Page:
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2021 Mustang Mach E First Edition, 2016 Nissan Leaf, 2003 Toyota Tacoma, F-150 Lightning reserved
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I was wondering about this recently and went over Ford's page about this. It made no sense to me that they'd make an F-150 that they are trying to ease people into that isn't 4WD. And on their informational page it states that it has standard 4x4. And says it is ready for off-road adventures (whatever that means).

I know you've gone to one of their reseveration holder events, did they say anything specific?
Not quite sure what you are asking. It is 4WD.
 

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How would you disengage the motors and drive train? The only time a vehicle is towable is when one axle is free wheeling. You can always put it on a flat bed utility trailer.
 

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Discussion Starter · #23 ·
Well....the lack of flat tow ability is a deal killer for me. Hard to believe Ford's most towed vehicle (the F-series truck line) will not be 4 down towable in the electric version. Especially since they were very proud of their recent patent to charge EV's by towing them. I don't want to buy another vechicle just to tow behind my RV. I need something that I can drive everyday and also tow 4-down.

Guess it's time to look at the Rivian, but I think they are ugly.
 

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2021 Mustang Mach E First Edition, 2016 Nissan Leaf, 2003 Toyota Tacoma, F-150 Lightning reserved
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I bolded what you said from what I quoted. You said the Lightning will come AWD only, which is not 4WD.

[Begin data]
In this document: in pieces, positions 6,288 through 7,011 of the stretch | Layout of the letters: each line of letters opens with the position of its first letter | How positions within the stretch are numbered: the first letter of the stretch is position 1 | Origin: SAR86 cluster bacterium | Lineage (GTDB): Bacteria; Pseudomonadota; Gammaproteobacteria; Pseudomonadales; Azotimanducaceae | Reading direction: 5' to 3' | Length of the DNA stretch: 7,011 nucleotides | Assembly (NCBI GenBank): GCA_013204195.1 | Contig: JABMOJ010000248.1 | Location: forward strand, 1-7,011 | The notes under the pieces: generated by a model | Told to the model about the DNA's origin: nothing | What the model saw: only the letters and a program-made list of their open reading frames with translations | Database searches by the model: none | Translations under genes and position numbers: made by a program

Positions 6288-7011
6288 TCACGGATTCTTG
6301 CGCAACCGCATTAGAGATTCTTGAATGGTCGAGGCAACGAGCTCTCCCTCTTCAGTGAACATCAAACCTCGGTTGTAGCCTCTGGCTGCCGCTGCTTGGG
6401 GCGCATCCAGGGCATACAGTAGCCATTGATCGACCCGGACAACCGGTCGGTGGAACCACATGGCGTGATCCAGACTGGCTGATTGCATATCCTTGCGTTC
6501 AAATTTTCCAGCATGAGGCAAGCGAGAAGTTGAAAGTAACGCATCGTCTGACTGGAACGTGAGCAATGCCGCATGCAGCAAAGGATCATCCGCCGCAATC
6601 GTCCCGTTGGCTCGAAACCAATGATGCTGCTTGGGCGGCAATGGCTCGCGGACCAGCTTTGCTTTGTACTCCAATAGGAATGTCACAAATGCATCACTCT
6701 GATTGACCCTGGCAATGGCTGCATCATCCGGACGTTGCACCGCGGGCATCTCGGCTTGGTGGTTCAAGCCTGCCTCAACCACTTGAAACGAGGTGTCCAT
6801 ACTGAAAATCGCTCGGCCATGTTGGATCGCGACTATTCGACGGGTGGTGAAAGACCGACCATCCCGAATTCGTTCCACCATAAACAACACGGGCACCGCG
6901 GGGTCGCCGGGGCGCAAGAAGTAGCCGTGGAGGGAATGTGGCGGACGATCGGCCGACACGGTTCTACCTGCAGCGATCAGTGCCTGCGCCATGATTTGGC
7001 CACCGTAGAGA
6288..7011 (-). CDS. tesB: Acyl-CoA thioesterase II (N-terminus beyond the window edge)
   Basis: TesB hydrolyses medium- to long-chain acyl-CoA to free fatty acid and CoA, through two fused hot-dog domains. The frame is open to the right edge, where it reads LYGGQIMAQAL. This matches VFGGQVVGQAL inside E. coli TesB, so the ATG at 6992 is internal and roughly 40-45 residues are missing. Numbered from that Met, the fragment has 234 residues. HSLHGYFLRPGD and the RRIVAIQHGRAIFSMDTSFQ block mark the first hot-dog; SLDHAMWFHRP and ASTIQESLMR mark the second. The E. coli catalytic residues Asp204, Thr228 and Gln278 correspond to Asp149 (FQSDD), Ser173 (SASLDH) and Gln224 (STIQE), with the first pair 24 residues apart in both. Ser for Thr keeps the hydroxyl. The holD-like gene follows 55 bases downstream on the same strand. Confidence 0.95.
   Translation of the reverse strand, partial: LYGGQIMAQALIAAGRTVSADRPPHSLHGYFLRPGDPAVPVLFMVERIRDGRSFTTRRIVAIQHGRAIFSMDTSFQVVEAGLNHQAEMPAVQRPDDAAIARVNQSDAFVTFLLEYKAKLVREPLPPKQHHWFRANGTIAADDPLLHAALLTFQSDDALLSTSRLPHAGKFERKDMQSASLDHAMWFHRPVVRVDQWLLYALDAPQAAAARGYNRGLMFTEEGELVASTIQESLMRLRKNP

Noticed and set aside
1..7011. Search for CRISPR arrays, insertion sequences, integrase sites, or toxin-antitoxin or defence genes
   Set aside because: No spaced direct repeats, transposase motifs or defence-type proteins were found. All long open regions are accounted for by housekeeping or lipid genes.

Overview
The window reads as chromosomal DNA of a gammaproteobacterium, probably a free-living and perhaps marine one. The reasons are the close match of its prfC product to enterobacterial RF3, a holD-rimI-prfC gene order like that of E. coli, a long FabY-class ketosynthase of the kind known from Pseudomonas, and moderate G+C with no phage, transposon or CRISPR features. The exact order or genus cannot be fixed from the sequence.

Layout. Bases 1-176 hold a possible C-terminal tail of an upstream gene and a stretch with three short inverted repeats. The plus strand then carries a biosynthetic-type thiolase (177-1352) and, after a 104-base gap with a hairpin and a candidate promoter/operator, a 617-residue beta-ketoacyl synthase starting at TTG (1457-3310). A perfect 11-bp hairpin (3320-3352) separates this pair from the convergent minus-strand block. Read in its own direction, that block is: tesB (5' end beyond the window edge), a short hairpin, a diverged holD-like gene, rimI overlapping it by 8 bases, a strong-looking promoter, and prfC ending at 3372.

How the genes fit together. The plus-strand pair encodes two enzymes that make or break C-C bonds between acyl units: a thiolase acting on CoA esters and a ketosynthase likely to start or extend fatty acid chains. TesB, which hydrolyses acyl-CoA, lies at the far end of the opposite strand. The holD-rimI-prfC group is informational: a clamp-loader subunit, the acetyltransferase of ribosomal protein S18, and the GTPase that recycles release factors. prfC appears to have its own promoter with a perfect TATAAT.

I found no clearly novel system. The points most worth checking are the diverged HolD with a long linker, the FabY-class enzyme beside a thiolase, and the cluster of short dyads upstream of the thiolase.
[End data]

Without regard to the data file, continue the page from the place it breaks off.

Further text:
In a traditional ICE truck or car, FWD and AWD are both fed from a single power source. The differences include the way power is delivered and the axle arrangements, locking, etc. On these BEVs the power is from two separate motors, so it isn't quite the same as either AWD or 4WD in an ICE vehicle.

The Mustang Mach E is closer to what one normally thinks of as AWD. However, the main use of the front motor is at low speed. The front motor is used little or not at all at high speeds. So it is not really AWD in the sense of full time AWD systems. Ford lists it as eAWD.

The Lightning is listed as 4WD and there is an electronic-locking rear differential for low speed and limited traction. However, the front vs rear motors are independently and electronically controlled in response to traction and drive needs. It is more like a 4WD system than the Mach E but shares some similarity with AWD systems and is different from the power delivery of a traditional 4WD.

I will stand corrected that it is more appropriately called 4WD if that is what you are after.

Either way, the point of the discussion earlier was in response to the OP: neither the Mustang Mach E's eAWD nor the Lighnting's version of 4WD is flat towable.
 
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